Information for friends and relatives

Domestic Violence is more common than you think and it is a very sensitive subject, often it is left to fester behind closed doors. Someone you know may be affected; a friend, neighbour, co-worker, relative or acquaintance. There are some hints that can set an alarm to domestic or family violence:

  • Unexplained bruises and injuries that have vague causes
  • Changes in behaviour (either her or her children)
  • Cancel plans at the last minute (due to fear of upsetting partner)
  • Her partner makes belittling comments about her in front of others
  • Her partner is over attentive and ‘hovers’ around her watching her communicate with others
  • General behaviour that exhibits she is being controlled (the way she dresses, what she spends her money on, how frequently she contacts her family & friends and how social she is)

When your loved one tells you about experience with Domestic Violence, it is important not to appear shocked and remain calm. Above all else, it is important to be there for your loved one and show support. Remember ‘violence’ does not mean just physical abuse, it is alot more complicated.

Why is she being abused?

There are many misconceptions as to why women are abused. The stereotypical thoughts are:

  1. She deserved it, it’s her fault she aggravated him
  2. He is not that kind of a man, he wouldn’t hurt a fly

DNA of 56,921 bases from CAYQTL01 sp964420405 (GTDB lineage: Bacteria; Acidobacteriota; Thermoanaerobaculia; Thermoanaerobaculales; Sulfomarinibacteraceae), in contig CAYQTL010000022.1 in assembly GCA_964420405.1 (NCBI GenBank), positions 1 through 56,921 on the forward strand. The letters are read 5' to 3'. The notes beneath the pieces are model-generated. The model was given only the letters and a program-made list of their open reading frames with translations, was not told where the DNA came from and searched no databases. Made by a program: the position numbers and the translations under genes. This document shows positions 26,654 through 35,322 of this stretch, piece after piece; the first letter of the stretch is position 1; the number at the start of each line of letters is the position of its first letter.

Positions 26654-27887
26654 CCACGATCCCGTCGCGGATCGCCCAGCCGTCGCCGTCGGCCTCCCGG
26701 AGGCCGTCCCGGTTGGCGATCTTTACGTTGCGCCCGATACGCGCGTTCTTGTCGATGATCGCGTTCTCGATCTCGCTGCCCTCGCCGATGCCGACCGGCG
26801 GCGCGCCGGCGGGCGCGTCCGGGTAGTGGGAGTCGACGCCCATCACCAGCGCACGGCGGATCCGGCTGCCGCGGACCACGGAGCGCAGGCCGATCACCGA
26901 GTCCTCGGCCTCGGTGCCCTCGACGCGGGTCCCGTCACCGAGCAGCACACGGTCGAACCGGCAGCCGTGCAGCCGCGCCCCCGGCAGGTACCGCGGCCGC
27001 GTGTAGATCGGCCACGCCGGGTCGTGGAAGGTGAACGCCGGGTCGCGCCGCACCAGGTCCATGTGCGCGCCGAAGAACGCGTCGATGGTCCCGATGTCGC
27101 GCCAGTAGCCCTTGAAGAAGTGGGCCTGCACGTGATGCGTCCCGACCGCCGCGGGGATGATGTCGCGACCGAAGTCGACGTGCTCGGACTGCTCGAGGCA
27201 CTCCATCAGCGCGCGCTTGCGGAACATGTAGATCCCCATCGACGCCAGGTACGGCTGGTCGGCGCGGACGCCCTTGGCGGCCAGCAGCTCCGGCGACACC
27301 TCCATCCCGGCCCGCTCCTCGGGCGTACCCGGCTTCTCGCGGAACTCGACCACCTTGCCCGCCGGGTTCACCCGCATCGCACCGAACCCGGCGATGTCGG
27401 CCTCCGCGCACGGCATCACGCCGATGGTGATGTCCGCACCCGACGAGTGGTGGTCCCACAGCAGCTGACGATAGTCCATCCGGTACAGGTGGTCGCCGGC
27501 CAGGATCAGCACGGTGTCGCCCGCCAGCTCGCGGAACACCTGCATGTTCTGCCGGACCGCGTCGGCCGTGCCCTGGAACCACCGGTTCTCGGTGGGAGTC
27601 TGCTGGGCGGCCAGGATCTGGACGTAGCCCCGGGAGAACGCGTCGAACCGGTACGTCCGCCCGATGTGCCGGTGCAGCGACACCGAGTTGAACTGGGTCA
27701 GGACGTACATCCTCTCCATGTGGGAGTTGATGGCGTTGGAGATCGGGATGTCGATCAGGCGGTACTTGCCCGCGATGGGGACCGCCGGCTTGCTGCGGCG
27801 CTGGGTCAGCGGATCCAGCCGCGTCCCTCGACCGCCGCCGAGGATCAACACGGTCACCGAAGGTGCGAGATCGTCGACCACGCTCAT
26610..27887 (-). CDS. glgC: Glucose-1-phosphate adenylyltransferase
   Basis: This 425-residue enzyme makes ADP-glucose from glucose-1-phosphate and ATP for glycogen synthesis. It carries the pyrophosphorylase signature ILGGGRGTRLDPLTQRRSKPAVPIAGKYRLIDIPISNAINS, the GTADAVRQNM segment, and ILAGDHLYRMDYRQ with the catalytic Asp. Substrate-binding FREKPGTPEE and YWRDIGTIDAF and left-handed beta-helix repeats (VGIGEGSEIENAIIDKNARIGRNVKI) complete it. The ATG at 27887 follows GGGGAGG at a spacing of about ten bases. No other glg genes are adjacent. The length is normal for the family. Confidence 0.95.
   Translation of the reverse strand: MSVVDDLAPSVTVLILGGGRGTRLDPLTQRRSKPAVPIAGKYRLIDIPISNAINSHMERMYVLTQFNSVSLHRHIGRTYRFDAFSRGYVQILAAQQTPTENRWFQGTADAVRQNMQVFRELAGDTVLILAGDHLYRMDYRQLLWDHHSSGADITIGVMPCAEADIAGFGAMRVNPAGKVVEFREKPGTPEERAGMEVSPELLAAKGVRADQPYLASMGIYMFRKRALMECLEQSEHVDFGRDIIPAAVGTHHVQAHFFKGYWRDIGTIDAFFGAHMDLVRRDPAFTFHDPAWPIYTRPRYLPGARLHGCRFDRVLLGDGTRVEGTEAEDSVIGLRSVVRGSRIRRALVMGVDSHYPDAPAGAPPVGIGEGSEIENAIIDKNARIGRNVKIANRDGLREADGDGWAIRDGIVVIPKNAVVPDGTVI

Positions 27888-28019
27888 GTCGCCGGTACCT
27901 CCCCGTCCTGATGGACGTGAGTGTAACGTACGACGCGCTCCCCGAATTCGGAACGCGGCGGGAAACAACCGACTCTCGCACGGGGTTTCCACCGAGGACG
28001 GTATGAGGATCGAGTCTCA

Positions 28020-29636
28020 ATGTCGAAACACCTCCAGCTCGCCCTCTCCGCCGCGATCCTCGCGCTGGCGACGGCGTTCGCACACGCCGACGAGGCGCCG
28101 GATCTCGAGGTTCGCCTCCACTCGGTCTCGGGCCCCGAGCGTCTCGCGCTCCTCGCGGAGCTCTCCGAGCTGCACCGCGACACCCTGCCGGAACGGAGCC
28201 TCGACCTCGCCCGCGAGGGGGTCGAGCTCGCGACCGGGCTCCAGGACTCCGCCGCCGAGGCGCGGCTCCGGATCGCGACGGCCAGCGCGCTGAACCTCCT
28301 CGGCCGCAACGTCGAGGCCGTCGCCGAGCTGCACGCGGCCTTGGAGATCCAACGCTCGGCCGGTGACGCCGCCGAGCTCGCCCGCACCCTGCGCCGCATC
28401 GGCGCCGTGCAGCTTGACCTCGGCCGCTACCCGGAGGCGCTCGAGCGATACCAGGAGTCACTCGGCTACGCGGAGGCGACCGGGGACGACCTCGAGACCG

3. It’s her problem. Not mine
  4. If it’s so bad, why doesn’t she just leave?
  5. How can she still care for him after the abuse he does
  6. If wanted my help, she could have just asked
  7. Why would she put her children through that?

These are all WRONG

  1. Problems exist in relationships, but violence will not resolve the issue
  2. Many abusers aren’t abusive in other relationships; often they appear likeable and charming even while violent at home. This can prevent women from disclosing as people see him as a ‘nice guy’. Just because YOU haven’t seen him be harmful, doesn’t mean he isn’t
  3. Domestic violence is a crime and can have consequences on your loved one, her children and a web of people
  4. She may not leave for a number of reasons. Ending a relationship can be difficult and furthers reasons such as financial dependence on him may exist. She may not know that there are services which can help her
  5. Relationships have happy and sad times. The abuser may show remorse after the acts he commits, and your loved one may have hope that he changes.
  6. It is difficult to understand why your friend hasn’t confided in you. She may feel ashamed and conflicted by her feelings for her other half
  7. You are not to judge how she feels about her children. She is trying her best to shelter them from the violence by taking the heat, but she may not realise how much they see.

What you can do to help

Don’t judge or criticise actions, because what’s done is done. The best thing that you can do is to make sure she talks about her issues and problems. Try to guide her to domestic violence support services, help her make a safety plan and find her a safe place. Suggest that she should keep a diary about what is happening, as long as it is safe and will not be found by the aggressor. It may also be a good idea to propose keeping a ‘go bag’, a bag with money, clothes and identification (birth certificates, bank books, Centrelink information & educational records) just in case of emergencies. Do not pressure her to leave, it is likely that this will backfire and she may cease to confide in you. After all, your loved one is looking for someone who is going to be supportive; you should feel humbled that she trusts you with her problems.

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